The Contours of Catastrophe: The Villain I

Top hat, frock coat, pale skin, and a long curled moustache. His posture is hunched and he rubs his hands together (antes-hoc plotting) or palms are together, fingers pointing skyward (post-hoc plan success, a sort of malevolent namaste).

The Perils of [Insert Damsel’s Name Here]
This is the villain, Snidely Whiplash edition. While we know him from Rocky and Bullwinkle, he’s a meta-child of numerous 19th and 20th century archetypes of villainy, paticularly In silent film. Snidely’s objectives appear to be more tactical and without broad ambitions: Nell Fenwick serves as a pawn to thwart the Dudley Do-Right’sdoing-right, Dudley’s benevolence is predicated on thwarting Whiplash’s efforts. Feedback ensues, and Nell’s adoration is maintained; in Jungian terms they’re a coniunctio oppositorum.

Snidely’s most infamous act consists of tying Nell to railroad tracks with enormous quantities of rope (really, just binding Nell in a cocoon of rope and laying her across the tracks), thus bringing a modicum of suspense to the story.

This post-industrial damsel in distress trope appears to have beginnings in a silent film called “The Perils of Pauline”. In a pre-industrial iteration of that trope, Pauline is tied to a log which is conveyed toward an enormous rotating saw (a variation of this appears most recently in Sherlock Holmes, where Sherlock rescues an erstwhile flame from conveyance to a band saw used for sectioning pigs). That’s merely the 20th century cinematic record; earlier versions appeared on stage and in printed fiction.

The Perils of Pauline


The Villain’s Wardrobe
The Moustache
The moustache is one key variable in the evil equation (though the value can be 0–take Blofeld again). Moustache >1 is most important when we’re depicting a villain of yore–contemporary bad guys completely unencumbered by past convention don’t rely on them to telegraph their villainy.

A few villains and their facial hair: (from left) Gangs of New York, Boris Badenov, V for Vendetta

The Hat
Snidely accompanies the frock coat and cape with a top hat–this version of the ensemble often includes a cane. In “Coming Out Party”, Snidely and Dudley trade hats and their roles come with the objects rather than inherent ethical motives–Dudley engages in villainous acts and Snidely works to thwart him (go to 12:52 if you prefer not to tolerate the whole thing; if you’ve read this far, I do recommend the Dudley Do-Right episode).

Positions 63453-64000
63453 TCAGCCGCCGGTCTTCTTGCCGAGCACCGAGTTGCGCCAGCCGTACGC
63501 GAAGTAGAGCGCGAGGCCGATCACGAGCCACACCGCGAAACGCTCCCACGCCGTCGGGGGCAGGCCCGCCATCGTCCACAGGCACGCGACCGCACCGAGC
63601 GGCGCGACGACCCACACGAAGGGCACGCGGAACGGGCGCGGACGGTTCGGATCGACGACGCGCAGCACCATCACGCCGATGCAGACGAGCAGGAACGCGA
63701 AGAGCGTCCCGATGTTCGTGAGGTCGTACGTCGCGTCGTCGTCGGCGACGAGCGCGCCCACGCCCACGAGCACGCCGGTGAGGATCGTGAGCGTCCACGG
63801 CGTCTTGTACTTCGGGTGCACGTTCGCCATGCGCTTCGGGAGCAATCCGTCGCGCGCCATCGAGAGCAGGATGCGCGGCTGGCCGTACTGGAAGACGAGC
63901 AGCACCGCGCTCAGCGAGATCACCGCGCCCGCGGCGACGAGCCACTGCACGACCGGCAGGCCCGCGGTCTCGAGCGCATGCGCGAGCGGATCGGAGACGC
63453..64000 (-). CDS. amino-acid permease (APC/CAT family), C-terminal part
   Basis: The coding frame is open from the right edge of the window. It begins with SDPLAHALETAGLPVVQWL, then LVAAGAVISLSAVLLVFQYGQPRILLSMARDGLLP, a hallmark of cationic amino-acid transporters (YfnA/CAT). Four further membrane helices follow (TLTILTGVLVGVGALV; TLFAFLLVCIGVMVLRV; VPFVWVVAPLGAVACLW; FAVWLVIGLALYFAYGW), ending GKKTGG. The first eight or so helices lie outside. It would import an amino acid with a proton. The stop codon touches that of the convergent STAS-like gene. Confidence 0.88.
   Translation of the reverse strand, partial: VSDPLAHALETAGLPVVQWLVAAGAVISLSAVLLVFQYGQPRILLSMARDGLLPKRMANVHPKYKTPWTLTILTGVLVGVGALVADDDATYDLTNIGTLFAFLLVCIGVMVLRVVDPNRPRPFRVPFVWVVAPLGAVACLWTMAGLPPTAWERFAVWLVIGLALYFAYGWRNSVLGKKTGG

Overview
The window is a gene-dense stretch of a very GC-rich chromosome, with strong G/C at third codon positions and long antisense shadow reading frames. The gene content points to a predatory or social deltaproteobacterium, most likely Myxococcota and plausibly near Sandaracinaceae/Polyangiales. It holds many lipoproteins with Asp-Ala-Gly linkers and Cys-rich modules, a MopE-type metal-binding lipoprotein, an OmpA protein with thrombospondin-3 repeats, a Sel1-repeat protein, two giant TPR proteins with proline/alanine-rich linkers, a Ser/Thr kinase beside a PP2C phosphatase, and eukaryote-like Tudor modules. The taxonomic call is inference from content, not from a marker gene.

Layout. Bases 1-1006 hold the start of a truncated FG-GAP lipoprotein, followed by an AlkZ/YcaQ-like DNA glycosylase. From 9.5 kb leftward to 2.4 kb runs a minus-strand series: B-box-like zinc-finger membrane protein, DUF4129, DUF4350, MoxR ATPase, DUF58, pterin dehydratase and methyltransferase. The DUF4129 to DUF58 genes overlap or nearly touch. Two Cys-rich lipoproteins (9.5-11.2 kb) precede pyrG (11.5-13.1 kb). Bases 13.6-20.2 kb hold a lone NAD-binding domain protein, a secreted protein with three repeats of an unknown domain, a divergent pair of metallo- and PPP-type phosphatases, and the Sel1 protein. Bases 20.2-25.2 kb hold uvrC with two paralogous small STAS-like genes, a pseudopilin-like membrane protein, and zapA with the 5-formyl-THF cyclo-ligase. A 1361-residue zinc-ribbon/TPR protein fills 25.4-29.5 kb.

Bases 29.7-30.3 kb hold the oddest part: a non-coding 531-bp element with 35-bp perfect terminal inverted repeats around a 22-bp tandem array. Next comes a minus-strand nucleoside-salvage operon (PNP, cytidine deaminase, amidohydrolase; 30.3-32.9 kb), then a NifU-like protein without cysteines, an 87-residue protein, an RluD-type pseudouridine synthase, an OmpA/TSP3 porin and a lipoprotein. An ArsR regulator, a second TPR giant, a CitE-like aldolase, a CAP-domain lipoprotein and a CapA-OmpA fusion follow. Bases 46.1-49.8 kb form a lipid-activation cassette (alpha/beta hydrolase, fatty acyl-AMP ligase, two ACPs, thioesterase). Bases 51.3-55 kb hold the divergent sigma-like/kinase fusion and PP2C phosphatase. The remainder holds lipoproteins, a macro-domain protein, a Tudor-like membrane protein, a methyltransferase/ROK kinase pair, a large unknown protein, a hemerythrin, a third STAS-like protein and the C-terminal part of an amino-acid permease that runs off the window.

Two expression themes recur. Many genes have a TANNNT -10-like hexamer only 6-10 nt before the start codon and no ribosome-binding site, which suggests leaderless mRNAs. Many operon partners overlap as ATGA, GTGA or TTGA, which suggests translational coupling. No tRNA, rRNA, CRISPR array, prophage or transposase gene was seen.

In the case of “Spy vs. Spy”, the morphological congruence is part of the joke, as only colors of their hats and coats (in this case, there’s no moral linkage between the “black hat” and the “white hat”) distinguish them. Indeed, even their actions (which is of necessity partial, the comic panel acts like a telescope with a narrow view) are undistinguished morally. The near-ubiquitousness of objects like the bomb only reinforces the repetitiveness of their relationship. They’re another instance of the coniunctio oppositorum.

The Monocle
Originally more of a symbol of wealth or sophistication (Monopoly, Charlie McCarthy, Mr. Peanut), once it’s common use as an essential eyepiece faded, it became a more niche item to be employed by a certain flavor of villain.

The monocle is so ubiquitous a trapping that a Homestar Runner (I carpooled with Strong Bad for a while, BTW) macro-Bad Guy goes by the name of “Baron Darin Diamonocle”. In fact he carries another character as a pet a la Blofeld.

The Mask
The mask is an essential accoutrement of a certain sort of villain. As a disguise disguise seems to have magical properties; the mere addition of the mask to an otherwise unaltered character seems to have a capacity to conceal far exceeding its surface area.

The mouth-mask is another variation sported by numerous cultural bad guys, and probably one of the oldest in the villainy wardrobe. My most recent exposure is G.I. Joe’s Cobra Commander (the face mask/goggles/helmet combo is a Cobra standard of course).

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